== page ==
Dating back to 1882, Gullane No. 1 remains one of Scotland's top championship links courses.  (Courtesy of Gullane G.C.) From Gullane No. 1's panoramic seventh tee box, you can see the Bass Rock, Muirfield, Arthur's Seat and Edinburgh Castle. (Brandon Tucker/Golf Advisor) The MacDonald Marine Hotel bar overlooks the entertaining 16th green at North Berwick Golf Club.  (Courtesy of

Gullane No. 1: East Lothian golf's lofty links on a hill

GULLANE, Scotland - Famed U.K. golf writer Bernard Darwin once described the view from Gullane No. 1's seventh tee as among the best in golf.

It's high enough to see the Bass Rock to the east, Muirfield next door and the city of Edinburgh, including the castle and Arthur's Seat, the highest peak in Edinburgh.

That view, of course, varies depending on the weather, but at least one thing is constant about Gullane No. 1: it's East Lothian's top championship test not called "Muirfield."

Gullane is one of East Lothian's many 19th century golf clubs located on the A198 Coastal Route, and Gullane No. 1 was the first of three 18-hole courses and a children's course at the club.

Gullane No. 1 is unique in the area because it has significant elevation change. Some holes play sharply up or downhill - a feature many links don't have.

This is a result of the 200-foot-high Gullane Hill, the volcanic rock upon which much of the course sits. The sand blown onto the hill from the beaches around East Lothian has given Gullane No. 1 the firm, sandy soil of any links course, but the elevation of a heathland on many holes.

The hill makes an early entrance. No. 2, "Windygate," heads straight up the hill to a skinny green tucked between dunes (and often into prevailing winds). From here, No. 3 is one of several elevated tee shots. The next comes on the gorgeous No. 7 tee box, another par 4.

No. 17, "Hilltop," tumbles downhill and would be drivable if not for the large bunkers fronting the green. Instead, you'll have to hope for a flat spot on the steeply sloped fairway.

Some of the best traditional links holes start at No. 9, a par 3 along the sea that is short but well-bunkered with steep, sod pots. No. 12, "Valley," is a short par 5 (beside a newly built medal tee) that sits tucked behind dunes that block the sea to the right and another dunes wall to the left.

For such a stern test overall, the first and last holes are relatively tame, both flat, shortish par 4s that are drivable in the right wind.

Gullane Golf Club No. 1: The verdict

A frequent Open Championship qualifying course when Muirfield hosts the event, Gullane No. 1 is a top area links that has added new back tees in recent years for tournament play. Gullane offers many different looks, from the hill holes to the lower-lying holes, and other beautiful tests like the short, par-3 "Island" fourth, which features a small, table top green guarded by small pot bunkers.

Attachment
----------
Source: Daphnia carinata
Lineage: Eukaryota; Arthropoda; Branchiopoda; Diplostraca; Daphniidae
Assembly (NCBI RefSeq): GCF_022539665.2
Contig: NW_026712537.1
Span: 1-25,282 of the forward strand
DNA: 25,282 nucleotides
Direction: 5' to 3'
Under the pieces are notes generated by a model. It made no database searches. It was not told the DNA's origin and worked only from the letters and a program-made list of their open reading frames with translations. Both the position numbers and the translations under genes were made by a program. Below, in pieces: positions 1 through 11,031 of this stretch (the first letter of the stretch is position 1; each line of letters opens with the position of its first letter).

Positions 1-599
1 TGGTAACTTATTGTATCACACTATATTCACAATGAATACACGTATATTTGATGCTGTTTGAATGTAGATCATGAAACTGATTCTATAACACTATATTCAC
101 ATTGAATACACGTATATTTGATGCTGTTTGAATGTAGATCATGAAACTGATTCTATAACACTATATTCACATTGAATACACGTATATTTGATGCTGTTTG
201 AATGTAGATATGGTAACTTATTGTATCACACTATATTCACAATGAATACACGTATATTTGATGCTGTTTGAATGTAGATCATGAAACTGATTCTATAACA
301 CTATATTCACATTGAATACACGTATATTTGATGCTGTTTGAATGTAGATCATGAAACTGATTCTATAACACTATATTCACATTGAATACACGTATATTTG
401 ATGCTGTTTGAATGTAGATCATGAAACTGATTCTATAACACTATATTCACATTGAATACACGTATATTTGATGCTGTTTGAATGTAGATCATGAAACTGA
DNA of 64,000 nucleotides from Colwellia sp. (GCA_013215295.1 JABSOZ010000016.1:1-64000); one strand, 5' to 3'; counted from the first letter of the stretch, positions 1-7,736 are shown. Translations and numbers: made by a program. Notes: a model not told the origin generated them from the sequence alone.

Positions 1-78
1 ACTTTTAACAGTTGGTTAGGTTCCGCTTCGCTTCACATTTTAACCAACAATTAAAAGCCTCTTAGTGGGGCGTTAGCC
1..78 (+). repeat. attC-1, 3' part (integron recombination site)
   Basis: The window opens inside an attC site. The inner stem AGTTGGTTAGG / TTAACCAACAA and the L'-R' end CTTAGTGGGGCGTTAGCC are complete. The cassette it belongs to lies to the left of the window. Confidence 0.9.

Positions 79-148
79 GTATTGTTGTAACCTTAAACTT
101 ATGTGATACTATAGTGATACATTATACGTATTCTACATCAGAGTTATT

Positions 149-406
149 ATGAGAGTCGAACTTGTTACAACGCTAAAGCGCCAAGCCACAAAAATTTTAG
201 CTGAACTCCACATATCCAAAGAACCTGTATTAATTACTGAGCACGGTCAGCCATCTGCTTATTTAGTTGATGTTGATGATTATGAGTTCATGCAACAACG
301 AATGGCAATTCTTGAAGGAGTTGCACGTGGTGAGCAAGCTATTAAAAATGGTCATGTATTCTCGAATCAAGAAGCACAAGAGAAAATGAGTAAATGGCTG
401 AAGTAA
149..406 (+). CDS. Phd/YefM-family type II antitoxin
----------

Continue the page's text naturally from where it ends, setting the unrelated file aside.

Gullane has two clubhouses. The members' clubhouse is open to guests who play the No. 1 course and was recently refurbished, so it's quite comfortable.

There are also a practice area and several putting greens, as well as a children's course across the street near the Old Clubhouse, now one of the area's most popular pubs.

As for the club's other two courses, No. 2 is highly regarded, while No. 3 is a short Harry Colt design that plays just about 5,000 yards. It's worth checking out for a more relaxed, shorter round.

Gullane No. 1 has visitor restrictions, with small visitor blocks of tee times in the late morning and afternoon. Green fees are £85-100 for 18 holes. Day passes are also available.

Stay and play in East Lothian

If you want to stay near Gullane, check out the Kilspindie House Hotel in Aberlady. It's a cozy inn with a small and friendly pub, and a restaurant that's a favorite in East Lothian. For a more luxurious option, stay in North Berwick at the MacDonald Marine Hotel, which overlooks the West Links. The hotel is fresh off a multi-million pound restoration and features a spa, fitness center and pool, as well as numerous bar and dining options in the heart of the historic golf town.

Fast fact

Though today it's a golf town, the game wasn't always assured a prosperous future in Gullane. Between 1842 and 1892, racehorse exercising on the hill was commonplace until banned by Lord Law in 1892, allowing the golf course to be expanded.

Jun 25, 2009

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Brandon Tucker

Managing Editor

Brandon Tucker is the Managing Editor for Golf Advisor. To date, his golf travels have taken him to over two dozen countries and over 500 golf courses worldwide. While he's played some of the most prestigious courses in the world, Tucker's favorite way to play the game is on a great muni in under three hours. Follow Brandon on Twitter at @BrandonTucker and on Instagram at BrandonTuckerGC.